Red Tractor Blues
I kinda miss my 45-year old Case 530 backhoe. It was always either broken down or on the verge of breaking, but the business ends of the machine (the implement attachments) were built much tougher than anything on our new tractor.
The new Case 65A has a 25% horsepower advantage, far more traction and stability, and a lot of other advantages going for it. But I wonder what kind of longevity it will realistically have. With just 80 hours on the clock, I tore the front loader bucket off while doing some not-especially-taxing loader work. I don’t think it is unrealistic to expect a machine to last more than 80 hours before needing its first repairs. Since it wasn’t like I was abusing it ramming tree trunks or something like that, the bucket and loader should have been factory-designed to handle the stress that this machine is capable of putting on them.
After investigating my neighbor’s skid steer and its bucket, I found that the connections on this tractor are (1) too flimsy, (2) lacking reinforcement at critical points, and (3) not wide enough. I can’t do anything about 1 and 3, since there is no straightforward way to thicken the metal on the hitch or to widen the attachment pads. But I could add some reinforcement, so I did the best I could with that strategy. I reinforced the top flange on the bucket with a 2×2 angle iron. Then I welded a 5/16 rod on the inside cove of the loader’s attachment tabs. My welder is a bit underpowered for this kind of work, so I took it slow, gave the machine plenty of rest, and built up the welds in steady layers until I filled in the entire cove.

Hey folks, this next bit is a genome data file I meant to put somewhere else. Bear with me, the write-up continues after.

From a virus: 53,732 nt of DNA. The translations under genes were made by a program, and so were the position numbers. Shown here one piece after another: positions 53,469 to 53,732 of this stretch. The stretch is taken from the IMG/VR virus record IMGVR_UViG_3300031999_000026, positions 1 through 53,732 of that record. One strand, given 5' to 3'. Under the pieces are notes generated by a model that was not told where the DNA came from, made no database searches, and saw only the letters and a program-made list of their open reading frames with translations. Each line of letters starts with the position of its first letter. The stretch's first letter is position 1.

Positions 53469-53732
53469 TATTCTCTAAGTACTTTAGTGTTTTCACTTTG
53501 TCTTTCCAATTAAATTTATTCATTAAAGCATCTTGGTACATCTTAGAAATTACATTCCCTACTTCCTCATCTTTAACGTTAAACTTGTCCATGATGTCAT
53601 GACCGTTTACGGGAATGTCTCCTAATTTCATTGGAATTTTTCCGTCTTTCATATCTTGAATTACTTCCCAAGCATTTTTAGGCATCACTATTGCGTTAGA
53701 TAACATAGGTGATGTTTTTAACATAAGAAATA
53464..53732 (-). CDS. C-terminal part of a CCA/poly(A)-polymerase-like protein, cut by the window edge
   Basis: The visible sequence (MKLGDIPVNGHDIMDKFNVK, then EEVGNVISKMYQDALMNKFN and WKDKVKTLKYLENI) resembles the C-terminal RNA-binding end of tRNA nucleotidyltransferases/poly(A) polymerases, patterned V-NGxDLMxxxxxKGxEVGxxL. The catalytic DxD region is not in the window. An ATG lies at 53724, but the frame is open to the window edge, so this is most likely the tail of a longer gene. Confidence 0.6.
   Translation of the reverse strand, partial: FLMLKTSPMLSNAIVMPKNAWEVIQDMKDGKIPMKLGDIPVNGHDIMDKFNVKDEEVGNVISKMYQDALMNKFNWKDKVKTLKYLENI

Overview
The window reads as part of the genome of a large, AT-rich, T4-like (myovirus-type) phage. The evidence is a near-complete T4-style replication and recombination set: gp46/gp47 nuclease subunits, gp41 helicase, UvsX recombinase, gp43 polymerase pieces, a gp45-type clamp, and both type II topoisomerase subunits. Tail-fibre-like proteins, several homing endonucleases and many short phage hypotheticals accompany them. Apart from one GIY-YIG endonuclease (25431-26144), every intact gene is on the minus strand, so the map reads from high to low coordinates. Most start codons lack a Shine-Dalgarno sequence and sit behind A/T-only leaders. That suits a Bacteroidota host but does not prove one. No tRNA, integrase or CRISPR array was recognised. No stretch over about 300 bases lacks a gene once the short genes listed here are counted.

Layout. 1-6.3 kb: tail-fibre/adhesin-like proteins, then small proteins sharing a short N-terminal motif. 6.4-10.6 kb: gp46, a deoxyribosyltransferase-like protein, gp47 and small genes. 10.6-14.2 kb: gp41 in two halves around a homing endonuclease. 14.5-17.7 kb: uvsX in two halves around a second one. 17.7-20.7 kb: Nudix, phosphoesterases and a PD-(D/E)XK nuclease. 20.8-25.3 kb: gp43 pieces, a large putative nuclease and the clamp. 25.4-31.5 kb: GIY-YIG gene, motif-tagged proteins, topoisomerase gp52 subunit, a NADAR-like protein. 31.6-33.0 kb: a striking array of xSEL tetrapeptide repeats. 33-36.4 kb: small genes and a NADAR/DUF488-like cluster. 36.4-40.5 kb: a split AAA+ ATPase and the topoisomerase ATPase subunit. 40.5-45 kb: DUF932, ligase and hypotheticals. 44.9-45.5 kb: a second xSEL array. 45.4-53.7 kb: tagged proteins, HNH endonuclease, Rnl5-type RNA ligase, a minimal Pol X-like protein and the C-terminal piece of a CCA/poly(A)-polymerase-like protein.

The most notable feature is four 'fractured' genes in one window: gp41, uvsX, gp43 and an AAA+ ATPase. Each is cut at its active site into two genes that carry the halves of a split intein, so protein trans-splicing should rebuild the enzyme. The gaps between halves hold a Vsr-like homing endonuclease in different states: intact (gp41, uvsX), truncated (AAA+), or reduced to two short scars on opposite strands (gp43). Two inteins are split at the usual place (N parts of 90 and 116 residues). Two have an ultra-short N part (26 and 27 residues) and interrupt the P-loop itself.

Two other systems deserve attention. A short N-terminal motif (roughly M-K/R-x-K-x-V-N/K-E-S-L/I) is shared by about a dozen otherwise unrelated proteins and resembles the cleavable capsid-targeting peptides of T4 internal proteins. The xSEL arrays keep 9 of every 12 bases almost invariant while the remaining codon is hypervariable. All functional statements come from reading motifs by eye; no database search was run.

One final observation: the hydraulic hoses on the loader are already starting to wear through. Two hoses are worn down to the reinforcing wires. Replacing hydraulic hoses isn’t normally a difficult task, but the inconvenience of a disabled machine and the hassle of making a trip to a shop to get a new assembly is not trivial. It is ironic that this machine was so poorly designed that the hose guards actually caused premature wear to the hoses. On a well-designed machine, hydraulic hoses easily last a decade or more before weather degrades the rubber. Failure in a few months is unacceptable.